Light- induced electron transfer and ATP synthesis in a carotene synthesizing insect
Jean Christophe Valmalette, Aviv Dombrovsky, Pierre Brat, Christian Mertz3, Maria Capovilla & Alain Robichon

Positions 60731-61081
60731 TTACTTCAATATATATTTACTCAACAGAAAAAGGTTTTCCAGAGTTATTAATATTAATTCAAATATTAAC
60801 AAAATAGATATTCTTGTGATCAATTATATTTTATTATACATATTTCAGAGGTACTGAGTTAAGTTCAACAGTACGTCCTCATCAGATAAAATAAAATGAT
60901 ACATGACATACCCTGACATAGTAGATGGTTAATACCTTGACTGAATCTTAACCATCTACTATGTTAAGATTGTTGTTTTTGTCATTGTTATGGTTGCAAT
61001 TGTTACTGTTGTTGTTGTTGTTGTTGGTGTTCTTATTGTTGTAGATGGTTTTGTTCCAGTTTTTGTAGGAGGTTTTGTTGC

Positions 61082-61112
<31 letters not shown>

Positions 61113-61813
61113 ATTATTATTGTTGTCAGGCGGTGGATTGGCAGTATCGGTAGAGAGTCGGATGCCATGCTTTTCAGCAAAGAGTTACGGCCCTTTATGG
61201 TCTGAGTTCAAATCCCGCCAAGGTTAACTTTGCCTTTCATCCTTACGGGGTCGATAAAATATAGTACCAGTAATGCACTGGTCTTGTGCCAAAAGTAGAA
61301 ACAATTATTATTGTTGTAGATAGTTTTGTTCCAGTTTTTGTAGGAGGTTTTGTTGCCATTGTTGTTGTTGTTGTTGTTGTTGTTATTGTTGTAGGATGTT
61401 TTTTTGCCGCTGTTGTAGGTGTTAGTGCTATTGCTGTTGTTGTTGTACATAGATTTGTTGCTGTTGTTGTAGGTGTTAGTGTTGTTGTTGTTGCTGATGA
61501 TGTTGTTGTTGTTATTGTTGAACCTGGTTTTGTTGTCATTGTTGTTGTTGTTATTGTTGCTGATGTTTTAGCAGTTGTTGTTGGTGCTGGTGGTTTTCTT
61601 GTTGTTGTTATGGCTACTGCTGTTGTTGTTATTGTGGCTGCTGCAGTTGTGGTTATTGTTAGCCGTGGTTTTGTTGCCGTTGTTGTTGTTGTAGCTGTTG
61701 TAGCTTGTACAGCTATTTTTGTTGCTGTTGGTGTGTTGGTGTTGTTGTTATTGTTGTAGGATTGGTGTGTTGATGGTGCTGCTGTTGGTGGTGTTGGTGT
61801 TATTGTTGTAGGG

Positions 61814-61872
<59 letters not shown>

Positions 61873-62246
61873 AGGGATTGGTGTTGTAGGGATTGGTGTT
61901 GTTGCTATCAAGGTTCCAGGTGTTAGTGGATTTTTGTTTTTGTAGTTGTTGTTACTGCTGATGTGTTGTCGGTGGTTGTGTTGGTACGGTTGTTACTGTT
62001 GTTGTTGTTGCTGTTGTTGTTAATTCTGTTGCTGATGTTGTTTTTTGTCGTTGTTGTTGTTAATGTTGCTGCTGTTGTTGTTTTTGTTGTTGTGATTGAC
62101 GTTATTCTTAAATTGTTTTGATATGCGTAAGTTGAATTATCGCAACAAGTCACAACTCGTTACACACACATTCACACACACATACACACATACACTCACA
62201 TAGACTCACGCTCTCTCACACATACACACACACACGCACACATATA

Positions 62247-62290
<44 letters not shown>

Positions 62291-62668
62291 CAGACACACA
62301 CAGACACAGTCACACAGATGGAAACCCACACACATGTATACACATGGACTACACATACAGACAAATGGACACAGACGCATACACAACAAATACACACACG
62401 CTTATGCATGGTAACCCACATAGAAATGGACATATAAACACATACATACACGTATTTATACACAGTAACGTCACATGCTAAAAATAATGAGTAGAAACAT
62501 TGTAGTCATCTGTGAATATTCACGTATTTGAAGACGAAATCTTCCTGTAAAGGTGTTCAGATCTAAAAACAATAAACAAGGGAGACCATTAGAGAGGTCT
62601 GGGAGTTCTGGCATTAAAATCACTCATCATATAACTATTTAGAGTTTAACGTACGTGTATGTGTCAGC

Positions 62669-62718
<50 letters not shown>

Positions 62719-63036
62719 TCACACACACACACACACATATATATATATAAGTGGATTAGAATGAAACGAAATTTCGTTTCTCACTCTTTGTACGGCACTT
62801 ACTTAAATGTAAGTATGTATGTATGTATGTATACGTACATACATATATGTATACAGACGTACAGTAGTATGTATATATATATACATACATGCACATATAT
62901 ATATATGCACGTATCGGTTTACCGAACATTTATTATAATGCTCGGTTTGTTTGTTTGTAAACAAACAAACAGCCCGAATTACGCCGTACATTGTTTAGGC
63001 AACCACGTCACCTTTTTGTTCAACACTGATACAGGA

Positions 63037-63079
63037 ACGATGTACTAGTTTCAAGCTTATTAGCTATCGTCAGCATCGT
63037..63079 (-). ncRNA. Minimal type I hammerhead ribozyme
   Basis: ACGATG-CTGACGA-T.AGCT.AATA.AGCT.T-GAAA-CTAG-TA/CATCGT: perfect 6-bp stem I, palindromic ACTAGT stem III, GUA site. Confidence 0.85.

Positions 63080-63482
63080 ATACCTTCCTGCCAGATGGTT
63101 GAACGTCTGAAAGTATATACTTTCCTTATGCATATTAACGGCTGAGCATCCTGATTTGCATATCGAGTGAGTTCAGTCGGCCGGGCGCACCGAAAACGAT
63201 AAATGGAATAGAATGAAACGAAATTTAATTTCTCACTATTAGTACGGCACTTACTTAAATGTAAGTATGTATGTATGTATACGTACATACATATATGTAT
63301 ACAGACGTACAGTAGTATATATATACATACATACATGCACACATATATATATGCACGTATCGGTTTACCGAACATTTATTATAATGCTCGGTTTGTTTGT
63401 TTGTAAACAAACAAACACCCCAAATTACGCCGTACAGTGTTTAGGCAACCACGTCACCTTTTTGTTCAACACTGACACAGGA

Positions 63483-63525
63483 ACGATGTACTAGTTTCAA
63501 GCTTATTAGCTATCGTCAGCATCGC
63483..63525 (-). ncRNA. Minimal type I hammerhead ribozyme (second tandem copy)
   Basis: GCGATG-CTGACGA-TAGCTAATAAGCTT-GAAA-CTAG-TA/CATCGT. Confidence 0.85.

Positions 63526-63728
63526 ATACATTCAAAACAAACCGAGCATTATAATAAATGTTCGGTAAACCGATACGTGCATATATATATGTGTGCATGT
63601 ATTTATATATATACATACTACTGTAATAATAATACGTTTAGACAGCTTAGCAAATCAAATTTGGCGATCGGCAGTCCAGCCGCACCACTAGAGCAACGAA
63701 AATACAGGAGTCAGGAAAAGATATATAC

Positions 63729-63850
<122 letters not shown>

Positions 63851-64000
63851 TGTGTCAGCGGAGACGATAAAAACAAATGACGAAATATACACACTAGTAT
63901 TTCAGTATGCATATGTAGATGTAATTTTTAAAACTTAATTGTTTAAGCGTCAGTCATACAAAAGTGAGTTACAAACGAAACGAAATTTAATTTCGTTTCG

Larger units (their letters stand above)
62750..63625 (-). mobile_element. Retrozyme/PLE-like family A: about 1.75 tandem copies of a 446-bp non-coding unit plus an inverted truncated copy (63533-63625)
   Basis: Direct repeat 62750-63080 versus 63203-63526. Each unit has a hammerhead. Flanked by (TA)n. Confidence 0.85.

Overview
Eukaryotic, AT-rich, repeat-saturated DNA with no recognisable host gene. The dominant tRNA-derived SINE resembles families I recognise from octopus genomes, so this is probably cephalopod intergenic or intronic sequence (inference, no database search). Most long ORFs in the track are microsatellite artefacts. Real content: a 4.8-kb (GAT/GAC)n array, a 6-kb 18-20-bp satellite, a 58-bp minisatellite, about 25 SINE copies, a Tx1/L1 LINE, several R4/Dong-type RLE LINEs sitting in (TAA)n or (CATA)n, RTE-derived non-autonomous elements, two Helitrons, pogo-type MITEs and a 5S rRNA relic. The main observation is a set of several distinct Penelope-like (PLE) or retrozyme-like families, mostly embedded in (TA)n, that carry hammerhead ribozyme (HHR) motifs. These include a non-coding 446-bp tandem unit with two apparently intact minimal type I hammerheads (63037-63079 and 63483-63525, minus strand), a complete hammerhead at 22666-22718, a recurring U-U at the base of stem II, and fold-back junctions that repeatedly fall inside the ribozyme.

A singular adaptive phenotype of a parthenogenetic insect species (Acyrthosiphon pisum) was selected in cold conditions and is characterized by a remarkable apparition of a greenish colour. The aphid pigments involve carotenoid genes well defined in chloroplasts and cyanobacteria and amazingly present in the aphid genome, likely by lateral transfer during evolution. The abundant carotenoid synthesis in aphids suggests strongly that a major and unknown physiological role is related to these compounds beyond their canonical anti-oxidant properties. We report here that the capture of light energy in living aphids results in the photo induced electron transfer from excited chromophores to acceptor molecules. The redox potentials of molecules involved in this process would be compatible with the reduction of the NAD1 coenzyme. This appears as an archaic photosynthetic system consisting of photo-emitted electrons that are in fine funnelled into the mitochondrial reducing power in order to synthesize ATP molecules.